Biographia Borealis; Or Lives of Distinguished Northerns,

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Whitaker, Treacher, and Company: and F.E. Bingley, Leeds., 1833 - Lancashire (England) - 732 pages

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Page 343 - me so gently, so pleasantly, with such fair allurements to learning, that I think all the time nothing while I am with him. And when I am called from him I fall on weeping, because whatsoever I do else beside learning, is full of grief, trouble, fear, and whole misliking unto me. And thus
Page 102 - finally postponed till too late, for Kuster never lived to complete it Methinks the shade of the lexicographer might arise and say, with the Miltonic Satan:— " What matter where, if I be still the same, And what I should be?" Kuster engaged in an edition of
Page 319 - neglected by a court, but I will not be dictated to by a subject. Your man shan't stand. Anne Dorset, Pembroke, and Montgomery." This letter was first published in the periodical called "The World," in 1753. The paper in which it appears is imputed to Horace Walpole, 2o who has introduced Lady Anne
Page 299 - substance was not hid from thee when I was made in secret, and curiously wrought in the lowest parts of the earth. Thine eyes did see my substance, yet being imperfect; and in thy book all my members were written, which in continuance were fashioned, when as yet there was none of them." Her governess was Mistress Taylor; her tutor, that excellent man— "the well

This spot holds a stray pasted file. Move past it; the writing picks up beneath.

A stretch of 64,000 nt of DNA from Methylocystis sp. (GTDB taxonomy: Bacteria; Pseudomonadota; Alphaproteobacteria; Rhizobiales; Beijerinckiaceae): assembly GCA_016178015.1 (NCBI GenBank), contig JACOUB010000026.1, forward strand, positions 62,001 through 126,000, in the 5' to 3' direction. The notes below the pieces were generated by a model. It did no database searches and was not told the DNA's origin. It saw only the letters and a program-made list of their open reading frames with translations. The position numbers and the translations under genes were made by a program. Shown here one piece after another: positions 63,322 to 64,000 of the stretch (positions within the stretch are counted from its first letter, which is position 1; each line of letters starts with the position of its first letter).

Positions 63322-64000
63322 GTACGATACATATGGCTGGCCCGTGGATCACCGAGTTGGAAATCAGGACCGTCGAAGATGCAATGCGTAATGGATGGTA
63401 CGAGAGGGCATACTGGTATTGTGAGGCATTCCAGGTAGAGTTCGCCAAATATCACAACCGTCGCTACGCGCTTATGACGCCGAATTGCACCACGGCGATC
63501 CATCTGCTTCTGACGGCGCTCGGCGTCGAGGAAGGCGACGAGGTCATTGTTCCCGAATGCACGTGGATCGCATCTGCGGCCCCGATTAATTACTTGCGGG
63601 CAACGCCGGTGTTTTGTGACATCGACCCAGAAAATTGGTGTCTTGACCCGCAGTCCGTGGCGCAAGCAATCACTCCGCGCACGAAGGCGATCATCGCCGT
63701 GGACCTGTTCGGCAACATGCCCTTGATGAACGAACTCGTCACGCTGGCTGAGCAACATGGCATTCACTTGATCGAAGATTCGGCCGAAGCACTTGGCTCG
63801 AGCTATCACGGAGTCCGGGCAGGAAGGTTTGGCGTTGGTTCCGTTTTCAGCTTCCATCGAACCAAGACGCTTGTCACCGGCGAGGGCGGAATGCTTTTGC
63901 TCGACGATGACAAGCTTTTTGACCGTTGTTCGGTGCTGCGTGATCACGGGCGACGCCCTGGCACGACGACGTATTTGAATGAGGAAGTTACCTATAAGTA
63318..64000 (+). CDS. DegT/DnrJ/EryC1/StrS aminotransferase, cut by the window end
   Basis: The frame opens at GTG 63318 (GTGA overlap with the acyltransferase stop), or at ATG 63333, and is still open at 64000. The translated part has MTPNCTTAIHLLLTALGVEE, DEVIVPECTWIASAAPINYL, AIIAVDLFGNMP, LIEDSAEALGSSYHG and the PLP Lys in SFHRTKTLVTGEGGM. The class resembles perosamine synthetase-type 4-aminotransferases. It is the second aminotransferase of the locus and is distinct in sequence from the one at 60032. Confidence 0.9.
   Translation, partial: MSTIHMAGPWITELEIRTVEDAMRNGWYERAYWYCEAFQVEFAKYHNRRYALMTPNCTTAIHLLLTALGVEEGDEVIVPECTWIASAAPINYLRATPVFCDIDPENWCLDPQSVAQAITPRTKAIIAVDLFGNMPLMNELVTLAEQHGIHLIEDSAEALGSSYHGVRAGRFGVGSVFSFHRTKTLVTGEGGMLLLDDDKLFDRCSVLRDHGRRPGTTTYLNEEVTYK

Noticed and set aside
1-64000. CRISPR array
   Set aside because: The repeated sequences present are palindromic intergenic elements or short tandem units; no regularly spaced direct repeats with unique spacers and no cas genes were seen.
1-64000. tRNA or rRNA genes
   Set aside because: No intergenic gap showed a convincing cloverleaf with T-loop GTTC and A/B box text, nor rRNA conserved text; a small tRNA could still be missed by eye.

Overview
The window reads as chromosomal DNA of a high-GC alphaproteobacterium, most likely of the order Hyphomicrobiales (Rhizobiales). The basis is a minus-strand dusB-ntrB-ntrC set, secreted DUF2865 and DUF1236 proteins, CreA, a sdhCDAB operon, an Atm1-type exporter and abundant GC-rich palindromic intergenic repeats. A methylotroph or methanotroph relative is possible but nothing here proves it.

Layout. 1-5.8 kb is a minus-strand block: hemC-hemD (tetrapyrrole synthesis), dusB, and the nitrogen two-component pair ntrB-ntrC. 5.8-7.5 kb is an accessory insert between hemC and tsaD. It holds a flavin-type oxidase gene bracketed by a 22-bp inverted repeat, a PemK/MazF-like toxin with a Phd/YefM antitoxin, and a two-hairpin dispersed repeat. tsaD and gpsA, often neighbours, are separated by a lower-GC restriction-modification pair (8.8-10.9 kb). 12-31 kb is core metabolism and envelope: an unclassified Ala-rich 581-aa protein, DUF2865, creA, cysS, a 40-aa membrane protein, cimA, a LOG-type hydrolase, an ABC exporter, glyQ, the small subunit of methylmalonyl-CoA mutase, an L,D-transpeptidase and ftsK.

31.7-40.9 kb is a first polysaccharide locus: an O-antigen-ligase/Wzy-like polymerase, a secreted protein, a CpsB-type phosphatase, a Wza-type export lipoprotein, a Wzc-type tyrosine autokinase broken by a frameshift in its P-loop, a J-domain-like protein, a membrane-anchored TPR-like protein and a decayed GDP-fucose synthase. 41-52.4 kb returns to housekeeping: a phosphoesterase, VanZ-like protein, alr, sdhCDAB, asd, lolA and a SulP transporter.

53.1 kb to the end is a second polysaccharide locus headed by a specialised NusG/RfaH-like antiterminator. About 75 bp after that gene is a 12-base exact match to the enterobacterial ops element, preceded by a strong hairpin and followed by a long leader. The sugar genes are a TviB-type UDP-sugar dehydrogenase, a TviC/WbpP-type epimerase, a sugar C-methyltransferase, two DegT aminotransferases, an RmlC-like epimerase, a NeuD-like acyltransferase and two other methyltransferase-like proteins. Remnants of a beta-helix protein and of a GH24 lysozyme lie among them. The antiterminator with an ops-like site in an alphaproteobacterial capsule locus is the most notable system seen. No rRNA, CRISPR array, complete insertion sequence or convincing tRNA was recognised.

Page 62 - his were not the deepest scar ; And Hampton shows what part He had of wiser art: When twining subtle fears with hope, He wove a net of such a scope, That Charles himself might chace To Carisbrook's narrow case; That thence the royal actor borne, The tragic scaffold might adorne, While round the armed bands, Did clap their
Page 299 - once, for I am afraid that some one of my readers may not have a copy of Wordsworth's poems in his pocket, or even on his parlour window. Written in London, 1802. "O friend, I know not which way I must look For comfort, being
Page 469 - spell has power; * Above me are the Alps, The palaces of Nature, whose vast walls, Have pinnacled in clouds their snowy scalps, And throned eternity in icy halls, Of cold sublimity.
Page 272 - Even at this sight My heart is turn'd to stone: and while 'tis mine It shall be stony. York not our old men spares, No more will I their babes: tears virginal . Shall be to me even as the dew to fire; And beauty that the tyrant
Page 62 - And plead the ancient rights in vain: But those do hold or break, As men are strong or weak. Nature, that hateth emptiness, Allows of penetration less; And therefore must make room Where greater spirits

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